This fine and striking necklace is of gilded (gold-plated silver) and with a gold chain. It is in the form of a large central parrot (girava) in flight with two other parrots on each side, each separated by a jewelled spacer.
The pendent is set with dozens of rubies or pink sapphires, quartz, topaz and other gems.
The motifs and settings are typically Sri Lankan (most probably from the Low Country), dating to the first part of the twentieth century. Birds – parrots and others – are a motif that occurs frequently in Sri Lankan art, and particularly in the jewellery, in pendants designed for both men and women typically worn by the nobles.
The pendant here is stable and wearable. The silver used is heavy, thick and robust. The circumference of the chain, however, is small and might need to be added to, to be worn comfortably. The pendant opens at the front – there is a small catch between one of the ancillary birds and the rest of the pendant, rather than the chain opening at the back.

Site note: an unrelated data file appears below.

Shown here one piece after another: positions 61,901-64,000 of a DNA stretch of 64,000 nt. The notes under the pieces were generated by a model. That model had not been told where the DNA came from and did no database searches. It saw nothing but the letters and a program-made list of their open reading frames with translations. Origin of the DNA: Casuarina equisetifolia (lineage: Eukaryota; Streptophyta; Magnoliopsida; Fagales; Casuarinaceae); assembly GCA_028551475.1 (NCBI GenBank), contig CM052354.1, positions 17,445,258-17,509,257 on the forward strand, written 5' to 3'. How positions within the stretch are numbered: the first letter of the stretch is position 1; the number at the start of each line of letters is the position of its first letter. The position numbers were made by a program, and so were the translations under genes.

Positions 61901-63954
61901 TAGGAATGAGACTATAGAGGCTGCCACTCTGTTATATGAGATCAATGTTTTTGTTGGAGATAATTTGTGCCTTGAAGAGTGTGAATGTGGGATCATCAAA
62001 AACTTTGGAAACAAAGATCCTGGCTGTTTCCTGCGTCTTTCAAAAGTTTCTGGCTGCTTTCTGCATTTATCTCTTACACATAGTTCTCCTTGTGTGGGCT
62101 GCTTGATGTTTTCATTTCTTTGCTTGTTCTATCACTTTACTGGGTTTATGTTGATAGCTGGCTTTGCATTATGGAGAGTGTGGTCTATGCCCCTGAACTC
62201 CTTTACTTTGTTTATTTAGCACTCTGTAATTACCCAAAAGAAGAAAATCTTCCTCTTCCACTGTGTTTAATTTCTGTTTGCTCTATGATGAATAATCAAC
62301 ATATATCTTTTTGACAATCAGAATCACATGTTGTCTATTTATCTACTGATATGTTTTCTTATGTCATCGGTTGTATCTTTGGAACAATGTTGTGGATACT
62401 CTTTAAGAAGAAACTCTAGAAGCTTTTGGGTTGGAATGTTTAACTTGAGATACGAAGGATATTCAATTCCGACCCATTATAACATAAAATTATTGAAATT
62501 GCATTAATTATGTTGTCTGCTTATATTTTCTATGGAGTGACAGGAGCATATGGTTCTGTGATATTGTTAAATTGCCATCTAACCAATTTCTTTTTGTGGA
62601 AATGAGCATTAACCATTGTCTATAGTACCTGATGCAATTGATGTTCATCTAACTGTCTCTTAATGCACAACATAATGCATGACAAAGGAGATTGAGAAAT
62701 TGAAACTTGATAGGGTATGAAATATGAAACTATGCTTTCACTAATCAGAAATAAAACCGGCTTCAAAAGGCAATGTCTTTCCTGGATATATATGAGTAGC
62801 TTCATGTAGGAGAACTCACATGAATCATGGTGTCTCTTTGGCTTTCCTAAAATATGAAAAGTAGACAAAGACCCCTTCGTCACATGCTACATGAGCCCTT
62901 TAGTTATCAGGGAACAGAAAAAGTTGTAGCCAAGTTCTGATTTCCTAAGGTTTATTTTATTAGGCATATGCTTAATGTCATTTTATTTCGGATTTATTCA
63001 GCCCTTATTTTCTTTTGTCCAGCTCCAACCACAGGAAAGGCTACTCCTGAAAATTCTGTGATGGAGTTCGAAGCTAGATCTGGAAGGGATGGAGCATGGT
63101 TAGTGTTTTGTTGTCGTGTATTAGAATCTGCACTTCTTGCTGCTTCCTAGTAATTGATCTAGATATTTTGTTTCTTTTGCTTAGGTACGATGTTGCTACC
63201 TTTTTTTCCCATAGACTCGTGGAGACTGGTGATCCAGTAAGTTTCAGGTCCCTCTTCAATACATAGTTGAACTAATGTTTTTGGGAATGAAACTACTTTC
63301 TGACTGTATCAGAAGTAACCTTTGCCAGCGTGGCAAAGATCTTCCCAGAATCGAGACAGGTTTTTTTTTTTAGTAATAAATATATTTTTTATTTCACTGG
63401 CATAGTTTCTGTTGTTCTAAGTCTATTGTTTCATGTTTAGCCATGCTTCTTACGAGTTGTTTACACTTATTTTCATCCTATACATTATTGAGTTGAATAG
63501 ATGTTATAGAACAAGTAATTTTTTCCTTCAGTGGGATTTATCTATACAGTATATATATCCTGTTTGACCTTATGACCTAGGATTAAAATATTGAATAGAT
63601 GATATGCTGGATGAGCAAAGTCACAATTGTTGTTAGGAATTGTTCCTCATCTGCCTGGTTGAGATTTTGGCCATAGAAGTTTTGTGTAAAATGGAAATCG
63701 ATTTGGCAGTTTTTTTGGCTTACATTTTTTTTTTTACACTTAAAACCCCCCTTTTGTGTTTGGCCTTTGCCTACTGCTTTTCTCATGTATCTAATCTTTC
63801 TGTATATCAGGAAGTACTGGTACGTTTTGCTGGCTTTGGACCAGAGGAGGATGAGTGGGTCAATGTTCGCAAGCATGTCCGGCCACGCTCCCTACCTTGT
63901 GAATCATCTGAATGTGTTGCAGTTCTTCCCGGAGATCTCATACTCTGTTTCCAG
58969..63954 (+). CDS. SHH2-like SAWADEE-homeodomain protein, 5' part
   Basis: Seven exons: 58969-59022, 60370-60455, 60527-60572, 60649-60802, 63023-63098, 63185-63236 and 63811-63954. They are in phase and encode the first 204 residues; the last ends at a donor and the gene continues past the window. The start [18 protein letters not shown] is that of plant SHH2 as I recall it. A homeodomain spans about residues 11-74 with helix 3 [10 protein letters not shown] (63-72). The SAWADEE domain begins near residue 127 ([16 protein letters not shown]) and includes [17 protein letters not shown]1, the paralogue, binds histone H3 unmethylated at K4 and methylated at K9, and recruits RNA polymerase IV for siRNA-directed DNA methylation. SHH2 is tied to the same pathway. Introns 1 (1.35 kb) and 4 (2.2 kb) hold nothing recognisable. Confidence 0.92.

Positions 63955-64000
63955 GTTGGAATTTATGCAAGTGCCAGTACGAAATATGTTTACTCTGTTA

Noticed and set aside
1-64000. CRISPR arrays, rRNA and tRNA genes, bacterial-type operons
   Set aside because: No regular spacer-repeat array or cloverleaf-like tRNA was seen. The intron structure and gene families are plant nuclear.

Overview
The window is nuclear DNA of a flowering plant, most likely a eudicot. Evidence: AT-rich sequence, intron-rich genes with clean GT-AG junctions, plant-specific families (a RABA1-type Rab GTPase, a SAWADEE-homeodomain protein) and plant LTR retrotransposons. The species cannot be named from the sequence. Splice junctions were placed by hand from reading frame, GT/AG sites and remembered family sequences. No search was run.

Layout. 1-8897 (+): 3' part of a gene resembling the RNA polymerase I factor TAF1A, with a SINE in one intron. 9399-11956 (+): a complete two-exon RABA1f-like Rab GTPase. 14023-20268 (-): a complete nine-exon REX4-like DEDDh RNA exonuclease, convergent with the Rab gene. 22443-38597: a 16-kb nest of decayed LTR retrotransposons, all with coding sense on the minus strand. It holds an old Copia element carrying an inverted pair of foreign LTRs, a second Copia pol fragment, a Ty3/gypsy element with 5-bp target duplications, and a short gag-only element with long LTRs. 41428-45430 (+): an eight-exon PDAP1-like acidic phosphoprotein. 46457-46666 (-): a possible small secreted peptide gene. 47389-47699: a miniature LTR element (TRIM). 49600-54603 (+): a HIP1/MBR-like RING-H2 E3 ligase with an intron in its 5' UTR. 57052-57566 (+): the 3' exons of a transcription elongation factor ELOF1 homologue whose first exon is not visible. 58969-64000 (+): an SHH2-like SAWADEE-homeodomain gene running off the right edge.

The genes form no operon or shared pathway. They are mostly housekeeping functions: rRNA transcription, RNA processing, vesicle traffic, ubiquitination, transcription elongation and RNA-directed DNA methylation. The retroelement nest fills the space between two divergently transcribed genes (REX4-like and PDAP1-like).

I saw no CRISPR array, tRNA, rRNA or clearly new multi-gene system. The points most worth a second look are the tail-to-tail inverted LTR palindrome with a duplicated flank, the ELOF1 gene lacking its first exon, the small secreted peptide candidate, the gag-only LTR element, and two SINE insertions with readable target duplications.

Coomaraswamy, A.K., Mediaeval Sinhalese Art, Pantheon Books, 1956 reprint of the 1908 edition.
Wimalaratne, K.D.G. & D. Gomes, Costumes of Sri Lanka, 2001.